Wagon made in NE Kansas in parade for inauguration
Horton ? For years, Don and Connie Werner have led the Lawrence Old-Fashioned Christmas Parade down Massachusetts Street in their covered wagon.
On Jan. 20, one of Don’s handcrafted wagons will parade down a much bigger street: Pennsylvania Avenue.
“We are just elated, just plum tickled about that,” said Don, who owns Horton-based Werner Wagon Works along with his wife.
This fall, Don was building a custom chrome hitch wagon for the McCrossan Boys Ranch in Sioux Falls, S.D. He was about three-quarters of the way done when he received a call from the ranch’s admissions director, Troy Geis, who asked how the project was going.
“He said, ‘I think we need to step it up a little bit, we might be picked to go to the inaugural parade,'” Don said.
The deadline was to have the wagon finished by the beginning of November so photos could be taken of the metallic green wagon.
“I said, ‘We will be cutting her thin, but I think we can make it,'” Don recalled.
Two weeks after the wagon left the Werners’ shop, they learned it would be in the Inauguration Day parade.
“I mean it’s just a privilege. This is historical-type stuff,” he said.
The McCrossan Boys Ranch, which works with at-risk youths in South Dakota, was one of about 1,400 organizations to submit entries for the parade. Only about 100 were chosen. The ranch has participated in three other inaugural parades during the past two decades.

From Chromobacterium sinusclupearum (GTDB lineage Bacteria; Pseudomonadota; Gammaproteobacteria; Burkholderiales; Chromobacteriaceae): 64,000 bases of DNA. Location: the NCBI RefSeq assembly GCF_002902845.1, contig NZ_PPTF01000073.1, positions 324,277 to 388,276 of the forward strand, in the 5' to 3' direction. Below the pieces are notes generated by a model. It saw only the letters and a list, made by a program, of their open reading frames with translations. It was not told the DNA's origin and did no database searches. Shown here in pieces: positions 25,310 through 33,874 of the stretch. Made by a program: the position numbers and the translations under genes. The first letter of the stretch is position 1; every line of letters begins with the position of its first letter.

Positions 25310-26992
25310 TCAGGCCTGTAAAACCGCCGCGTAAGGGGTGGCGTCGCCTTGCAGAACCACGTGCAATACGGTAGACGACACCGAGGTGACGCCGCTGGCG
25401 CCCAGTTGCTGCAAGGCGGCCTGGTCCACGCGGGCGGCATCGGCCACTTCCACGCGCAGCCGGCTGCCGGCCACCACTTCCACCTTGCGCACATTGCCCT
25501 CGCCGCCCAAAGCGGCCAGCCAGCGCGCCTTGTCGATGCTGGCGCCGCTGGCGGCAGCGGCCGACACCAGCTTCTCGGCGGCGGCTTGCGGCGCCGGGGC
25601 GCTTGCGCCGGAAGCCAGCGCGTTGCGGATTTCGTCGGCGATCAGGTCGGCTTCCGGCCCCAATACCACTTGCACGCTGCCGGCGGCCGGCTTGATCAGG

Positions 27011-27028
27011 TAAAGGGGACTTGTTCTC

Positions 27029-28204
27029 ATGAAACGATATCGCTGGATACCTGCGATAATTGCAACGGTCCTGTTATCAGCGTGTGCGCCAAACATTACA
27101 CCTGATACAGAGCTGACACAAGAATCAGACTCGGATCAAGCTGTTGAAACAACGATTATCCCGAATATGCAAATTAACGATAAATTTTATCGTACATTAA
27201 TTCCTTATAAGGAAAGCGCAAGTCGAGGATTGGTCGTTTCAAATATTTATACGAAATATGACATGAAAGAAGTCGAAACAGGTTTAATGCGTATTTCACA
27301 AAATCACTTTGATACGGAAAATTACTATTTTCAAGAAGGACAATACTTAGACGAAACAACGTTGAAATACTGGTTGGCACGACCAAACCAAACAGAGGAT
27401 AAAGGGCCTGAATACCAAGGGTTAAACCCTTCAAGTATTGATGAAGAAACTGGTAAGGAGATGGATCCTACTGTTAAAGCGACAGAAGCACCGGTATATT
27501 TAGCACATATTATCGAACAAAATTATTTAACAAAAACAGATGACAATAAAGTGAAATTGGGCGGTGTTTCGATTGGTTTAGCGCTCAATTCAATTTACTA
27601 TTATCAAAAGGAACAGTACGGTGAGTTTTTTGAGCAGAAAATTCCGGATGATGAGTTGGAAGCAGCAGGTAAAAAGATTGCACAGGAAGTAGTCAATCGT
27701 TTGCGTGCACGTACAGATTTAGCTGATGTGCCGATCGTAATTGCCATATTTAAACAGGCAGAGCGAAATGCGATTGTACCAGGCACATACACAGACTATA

Inspired by childhood memories of hand-shucking corn with his dad on a farm not far from Horton, Don Werner built his first wagon more than 20 years ago. With Connie, he traveled to wagon trains and wagon shows and word got around that he could fix, restore and build old-fashioned wagons.
Almost 10 years ago, he quit his job as a Kansas City electrician and started building wagons full time. The business continues to grow.
“If someone would have told me that, I would have told them they were nuts — plum nuts. But here we are still going,” he said.
Don builds everything from the simple buckboard wagons to elaborate stagecoaches. In between are chuckwagons, buggies and covered wagons. A good portion of his work is restoring and building wagon wheels. His shop is filled with round wooden edges and spokes.
It took Don four months to build the hitch wagon for the McCrossan Ranch. The finished product was a super-sized wagon that stood 12 feet long, 8 feet high and 65 inches wide. It squeezed onto a semi-trailer truck with an inch to spare on either side.
In the parade, the wagon will be pulled by six Belgian draft horses. The ranch’s traveling hitch team is used for promotion and to teach its youths about accountability, responsibility and helping others.
The couple didn’t have enough time to prepare for a trip to Washington, D.C., to watch their wagon roll along the parade route from the U.S. Capitol to the White House. But they plan to watch it on television. It’s a sight Don “can’t hardly wait” to see.
“We have been in lots of parades, lots of wagon trains. We have been fortunate; we have kind of been all over the place. But this is the ultimate,” he said.